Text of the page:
Photo: Robert Michael/picture alliance via Getty Images

Domestic plantings of corn have stalled to their slowest pace in 40 years as a result of adverse weather conditions, the Washington Post reports, citing data released by the U.S. Department of Agriculture.

Why it matters: May 2018 to April 2019 was the wettest 12-month period on record for the Lower 48 states, according to the National Centers for Environmental Information. May 2019 itself was also the second-wettest month alone in the U.S. since 1895. The torrential downpours have flooded American farmland, particularly in the Midwest, and making a greater proportion of crops unviable compared to past planting seasons.

Details: Some individual regions have seen especially low planting levels. In Ohio, just 68% of potential corn acres have been planted, followed by South Dakota at 78% and Wisconsin, Michigan, Indiana, Missouri and Illinois trailing in the 80% range.

  • Other crops are struggling as well. Soybean plantings only reached 77% of intended acreage in the 18 states evaluated by the USDA, with numbers as low as 46% for Ohio and 53% for Michigan. Sunflowers are also struggling, with 56% of potential acres planted in South Dakota, 58% in Kansas and 61% in Colorado.

The big picture: Farmers are facing one of the worst economic crises in 30 years as a result of low commodity prices and trade war pressures. As of May, the Trump administration had made $8.52 billion in direct payments to farmers through a 2018 aid program designed to counter losses from the trade war.

Go deeper: Historic flooding hits the Midwest, costing farmers millions

Go deeper

Two officers shot in Louisville amid Breonna Taylor protests

Police officers stand guard during a protest in Louisville, Kentucky. Photo: Ben Hendren/Anadolu Agency via Getty Images

Louisville Metro Police Department said two officers were shot downtown in the Kentucky city late Wednesday, just hours after a grand jury announced an indictment in the Breonna Taylor case.

Driving the news: Metrosafe, the city's emergency services, said it received reports of a shooting at South Brook St. and Broadway Ave., near the area where protests were taking place. A police spokesperson told a press briefing the injuries of both officers were not life-threatening. One officer was "alert and stable" and the other was undergoing surgery, he said.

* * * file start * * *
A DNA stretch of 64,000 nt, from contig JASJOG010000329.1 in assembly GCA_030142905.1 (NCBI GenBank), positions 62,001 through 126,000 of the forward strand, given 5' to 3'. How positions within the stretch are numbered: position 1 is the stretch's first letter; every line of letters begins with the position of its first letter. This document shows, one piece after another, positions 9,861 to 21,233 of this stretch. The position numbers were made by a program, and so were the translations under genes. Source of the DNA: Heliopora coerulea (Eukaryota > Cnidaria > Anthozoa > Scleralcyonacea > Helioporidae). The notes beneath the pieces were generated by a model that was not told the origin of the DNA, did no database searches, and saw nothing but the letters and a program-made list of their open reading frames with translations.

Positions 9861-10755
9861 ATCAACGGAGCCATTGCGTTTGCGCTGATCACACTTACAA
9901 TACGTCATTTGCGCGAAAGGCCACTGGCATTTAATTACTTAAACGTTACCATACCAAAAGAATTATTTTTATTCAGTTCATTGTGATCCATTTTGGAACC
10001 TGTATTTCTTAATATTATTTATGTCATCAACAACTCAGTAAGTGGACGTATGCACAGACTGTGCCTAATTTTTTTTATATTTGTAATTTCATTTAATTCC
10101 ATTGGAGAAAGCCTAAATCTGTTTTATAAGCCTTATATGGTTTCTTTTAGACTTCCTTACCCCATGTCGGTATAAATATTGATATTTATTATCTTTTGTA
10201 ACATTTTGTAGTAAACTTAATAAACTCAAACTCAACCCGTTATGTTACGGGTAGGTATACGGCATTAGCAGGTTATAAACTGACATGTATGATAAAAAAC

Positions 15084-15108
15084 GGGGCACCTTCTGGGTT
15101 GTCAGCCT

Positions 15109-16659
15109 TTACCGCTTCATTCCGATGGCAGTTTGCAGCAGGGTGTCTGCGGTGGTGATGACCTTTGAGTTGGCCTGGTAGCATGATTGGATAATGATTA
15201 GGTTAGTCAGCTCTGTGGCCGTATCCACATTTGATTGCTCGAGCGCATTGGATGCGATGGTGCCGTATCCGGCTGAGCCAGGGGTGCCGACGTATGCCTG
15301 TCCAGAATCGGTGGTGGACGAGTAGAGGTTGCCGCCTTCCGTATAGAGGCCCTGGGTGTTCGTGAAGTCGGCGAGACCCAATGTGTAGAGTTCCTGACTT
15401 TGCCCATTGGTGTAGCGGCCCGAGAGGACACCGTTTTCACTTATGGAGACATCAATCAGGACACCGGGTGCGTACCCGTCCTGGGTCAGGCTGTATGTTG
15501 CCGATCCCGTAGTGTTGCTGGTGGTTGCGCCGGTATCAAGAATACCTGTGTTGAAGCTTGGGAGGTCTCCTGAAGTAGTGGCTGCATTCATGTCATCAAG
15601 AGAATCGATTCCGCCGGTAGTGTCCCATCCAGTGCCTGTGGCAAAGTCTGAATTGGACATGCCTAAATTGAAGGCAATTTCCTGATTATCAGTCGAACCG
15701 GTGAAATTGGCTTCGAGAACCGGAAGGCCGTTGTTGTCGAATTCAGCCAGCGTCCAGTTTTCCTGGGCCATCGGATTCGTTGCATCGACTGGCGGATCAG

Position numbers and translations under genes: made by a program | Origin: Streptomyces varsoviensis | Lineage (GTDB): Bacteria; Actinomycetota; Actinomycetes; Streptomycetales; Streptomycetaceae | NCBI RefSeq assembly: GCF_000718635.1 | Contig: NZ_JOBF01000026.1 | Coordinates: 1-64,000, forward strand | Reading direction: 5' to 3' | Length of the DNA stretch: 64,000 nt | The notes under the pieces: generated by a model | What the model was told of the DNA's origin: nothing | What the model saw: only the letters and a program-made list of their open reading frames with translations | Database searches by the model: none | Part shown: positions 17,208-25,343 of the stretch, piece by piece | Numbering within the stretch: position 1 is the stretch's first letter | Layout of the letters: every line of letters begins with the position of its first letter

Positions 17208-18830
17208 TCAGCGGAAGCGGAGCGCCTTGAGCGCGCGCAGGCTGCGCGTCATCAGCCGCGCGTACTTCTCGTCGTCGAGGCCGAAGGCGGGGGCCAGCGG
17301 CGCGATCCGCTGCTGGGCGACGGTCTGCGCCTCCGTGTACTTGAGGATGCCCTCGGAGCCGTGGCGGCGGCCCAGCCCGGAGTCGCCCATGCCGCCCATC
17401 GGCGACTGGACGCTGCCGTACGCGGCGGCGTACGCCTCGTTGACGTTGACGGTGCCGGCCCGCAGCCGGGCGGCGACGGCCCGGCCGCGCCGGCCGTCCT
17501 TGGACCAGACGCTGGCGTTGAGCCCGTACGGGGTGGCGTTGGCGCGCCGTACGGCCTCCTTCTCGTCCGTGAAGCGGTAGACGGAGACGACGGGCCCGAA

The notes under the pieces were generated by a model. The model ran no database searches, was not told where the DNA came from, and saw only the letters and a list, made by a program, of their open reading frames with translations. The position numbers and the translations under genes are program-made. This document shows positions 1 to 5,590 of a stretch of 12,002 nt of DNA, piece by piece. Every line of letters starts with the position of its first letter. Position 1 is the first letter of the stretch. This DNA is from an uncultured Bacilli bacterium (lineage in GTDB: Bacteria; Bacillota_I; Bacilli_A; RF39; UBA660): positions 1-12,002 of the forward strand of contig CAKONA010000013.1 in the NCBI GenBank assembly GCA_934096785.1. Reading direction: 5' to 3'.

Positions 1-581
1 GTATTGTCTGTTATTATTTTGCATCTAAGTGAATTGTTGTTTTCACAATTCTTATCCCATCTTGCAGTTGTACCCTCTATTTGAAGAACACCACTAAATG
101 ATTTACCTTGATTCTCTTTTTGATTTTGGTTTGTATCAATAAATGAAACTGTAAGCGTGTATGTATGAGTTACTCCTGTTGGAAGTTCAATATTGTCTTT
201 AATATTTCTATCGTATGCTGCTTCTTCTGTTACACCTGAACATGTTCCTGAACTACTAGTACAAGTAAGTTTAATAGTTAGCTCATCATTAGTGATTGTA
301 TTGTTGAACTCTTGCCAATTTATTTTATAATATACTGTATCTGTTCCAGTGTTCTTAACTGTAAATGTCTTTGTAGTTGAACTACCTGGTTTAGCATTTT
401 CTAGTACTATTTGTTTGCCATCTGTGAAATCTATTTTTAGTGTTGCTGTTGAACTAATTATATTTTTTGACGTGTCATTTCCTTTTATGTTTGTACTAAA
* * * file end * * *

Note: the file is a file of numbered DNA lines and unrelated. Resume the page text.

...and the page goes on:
Updated 2 hours ago - Politics & Policy

Coronavirus dashboard

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  1. Global: Total confirmed cases as of 9 p.m. ET: 31,778,331 — Total deaths: 974,436 — Total recoveries: 21,876,025Map.
  2. U.S.: Total confirmed cases as of 9 p.m. ET: 6,943,078 — Total deaths: 201,930 — Total recoveries: 2,670,256 — Total tests: 97,459,742Map.
  3. Health: CDC director says over 90% of Americans have not yet been exposed to coronavirus — Supply shortages continue to plague testing.
  4. Politics: Missouri Gov. Mike Parson tests positive for coronavirus — Poll says 51% of Republicans trust Trump on coronavirus more than the CDC.
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  6. Vaccines: Johnson & Johnson begins large phase 3 trial — The FDA plans to toughen standards.
  7. Sports: Less travel is causing the NBA to see better basketball.
  8. Future: America's halfway coronavirus response

Biden: Breonna Taylor indictment "does not answer" call for justice

Former Vice President Joe Biden. Photo: Leigh Vogel/Getty Images

Former Vice President Joe Biden on Wednesday condemned the grand jury indictment of a Louisville police officer who entered Breonna Taylor's home in March in a botched drug raid that led to her death, saying in a statement the decision "does not answer" for equal justice.

The big picture: Biden called for reforms to address police use of force and no-knock warrants, while demanding a ban on chokeholds. He added that people "have a right to peacefully protest, but violence is never acceptable."

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